A GRANDMOTHER has described the “pure hell” of being told to repay nearly £20,000 in benefits that later turned out to be a mistake.
Christina Goss, 62, was deemed to have limited capacity to work when claiming Universal Credit in January 2020.
Grandmother of four Christina Goss was eventually told she didn’t owe the cash[/caption]
She moved into a new flat later that year and continued getting the benefit, the Daily Record reports.
But in September 2021 she was told by the Department for Work and Pensions (DWP) that her payments would be stopped.
She was also told that she would have to pay back money she had already received, adding up to £19,900.
Christina, from East Kilbride, says she was told the reason was because she had not provided evidence of her tenancy agreement.
The DWP has now apologised for the error and has cancelled the debt.
But her council tax support from the local authority was also stopped as a result of the error in a further blow to her finances.
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Council tax support offers a discount for those on low incomes, and eligibility is often based on whether you get Universal Credit.
She says she was threatened with debt collectors for the council tax bill if she didn’t return the discount cash.
The grandmother of four told the newspaper: “It’s hard enough having to accept the help from Universal Credit in the first place.
“I was so shocked at how I was treated. It was just absolute pure hell.
The DWP said it is also working with the local authority to resolve the council tax issue, and the local council told the newspaper that the situation has now been resolved.
A DWP spokesperson said: “We are incredibly sorry for the distress caused to Ms Goss.
“We have cancelled her repayment to us and are working with South Lanarkshire Council to resolve the issue with her council tax.”
It’s not the first time someone’s been asked to repay benefits in error by the DWP.
Mick Vokes, 48, from Eastleigh in Hampshire, was asked to repay £5,300 in benefits.
He was claiming Universal Credit after he lost his income to help cover the cost of his £600-a-month rent during Covid.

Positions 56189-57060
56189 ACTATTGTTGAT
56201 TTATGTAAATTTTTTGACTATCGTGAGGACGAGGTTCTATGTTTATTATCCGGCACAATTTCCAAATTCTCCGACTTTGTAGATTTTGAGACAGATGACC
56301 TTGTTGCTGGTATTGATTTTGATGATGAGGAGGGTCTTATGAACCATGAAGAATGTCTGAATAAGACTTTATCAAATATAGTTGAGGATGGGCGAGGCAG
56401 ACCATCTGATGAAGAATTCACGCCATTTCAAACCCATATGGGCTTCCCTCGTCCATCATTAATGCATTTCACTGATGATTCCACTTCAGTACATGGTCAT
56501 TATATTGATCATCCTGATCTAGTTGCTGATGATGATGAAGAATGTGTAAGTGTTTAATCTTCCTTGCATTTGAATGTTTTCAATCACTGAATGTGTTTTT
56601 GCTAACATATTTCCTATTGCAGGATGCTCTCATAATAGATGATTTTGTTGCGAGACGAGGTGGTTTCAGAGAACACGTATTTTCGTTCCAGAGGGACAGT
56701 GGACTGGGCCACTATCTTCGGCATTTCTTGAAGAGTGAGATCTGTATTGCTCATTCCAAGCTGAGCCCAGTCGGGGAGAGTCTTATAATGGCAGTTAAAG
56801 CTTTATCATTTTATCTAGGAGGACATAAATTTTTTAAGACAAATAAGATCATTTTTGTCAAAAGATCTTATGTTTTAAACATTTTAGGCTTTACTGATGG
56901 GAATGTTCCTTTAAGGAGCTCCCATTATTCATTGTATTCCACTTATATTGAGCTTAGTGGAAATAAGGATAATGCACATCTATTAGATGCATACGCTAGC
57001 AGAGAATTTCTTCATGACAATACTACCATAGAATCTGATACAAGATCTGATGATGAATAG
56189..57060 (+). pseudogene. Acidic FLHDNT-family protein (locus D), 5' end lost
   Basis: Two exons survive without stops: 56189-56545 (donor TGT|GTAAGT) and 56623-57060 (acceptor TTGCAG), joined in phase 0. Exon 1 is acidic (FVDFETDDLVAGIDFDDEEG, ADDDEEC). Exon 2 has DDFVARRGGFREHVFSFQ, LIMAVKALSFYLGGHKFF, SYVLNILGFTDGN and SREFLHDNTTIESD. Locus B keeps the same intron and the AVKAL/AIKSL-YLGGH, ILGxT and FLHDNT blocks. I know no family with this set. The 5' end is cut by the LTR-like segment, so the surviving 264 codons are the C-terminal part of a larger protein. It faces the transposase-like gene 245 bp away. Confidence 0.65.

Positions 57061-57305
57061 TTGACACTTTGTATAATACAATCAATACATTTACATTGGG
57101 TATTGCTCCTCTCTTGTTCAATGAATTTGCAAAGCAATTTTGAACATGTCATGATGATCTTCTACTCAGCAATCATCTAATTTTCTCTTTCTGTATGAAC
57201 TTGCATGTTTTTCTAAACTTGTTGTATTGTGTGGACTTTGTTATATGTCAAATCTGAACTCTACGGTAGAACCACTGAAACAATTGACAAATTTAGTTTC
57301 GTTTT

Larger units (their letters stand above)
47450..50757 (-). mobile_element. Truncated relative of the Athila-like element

Tina Newman, 40, was told she needed to repay £5,372 of the housing element of her Universal Credit because she didn’t have a tenancy agreement or signed contract.
And the Child Poverty Action Group (CPAG) has warned that legitimate claims for Universal Credit are wrongly being stopped, because of a crackdown on claims after Covid.
Rules for claiming were loosened during lockdowns, suspending face-to-face meetings and requirements for proof of identity and housing costs.
Now the government is going back to check the details of these claims to make sure they are not fraudulent.
But requests for repayments of Universal Credit or any benefit can happen for a variety of reasons.
You could be asked to pay back a benefit all or in part, if there’s been a mistake in calculating payments and you are not eligible or have been overpaid.
But a demand to pay back benefits may not always be correct, as in this case, and you can challenge repayment requests.
What happens if I’m asked to repay benefits?
If you are asked to make a repayment, this will be done in different ways, Turn2Us says:
- Making deductions from your benefit payments
- Taking it out of benefits that are owed to you
- Taking amounts directly out of your wages
- Getting a court order for debt recovery
The amount taken will depend on how much you owe and if you’re still getting benefits.
You can ask the DWP to reduce the amount you are paying back each month.
The DWP can take you to court if you don’t repay.
If you can’t afford to repay you can ask Citizen’s Advice for help.
If you don’t think you’ve been overpaid and the request for repayment is an error, you can ask for the DWP to look at it again.
Turn2Us says a letter about over payments should include the following information:
- How much you were overpaid each week
- For what period you were overpaid
- The total that has been overpaid.
You can get advice and support for appealing a decision for free from organisations like Citizens Advice and Benefits and Work.
You should keep your contact details up to date so the DWP can get hold of you and you don’t miss any demands.
It’s also important to respond to any calls or emails from the DWP as soon as possible, or there’s a risk your benefit payments could be stopped or changed.
Citizen’s Advice benefits expert Lawrence Barratt previously told The Sun: “If you applied for Universal Credit in the early stages of the pandemic then the DWP may contact you for some additional information to support your claim.”
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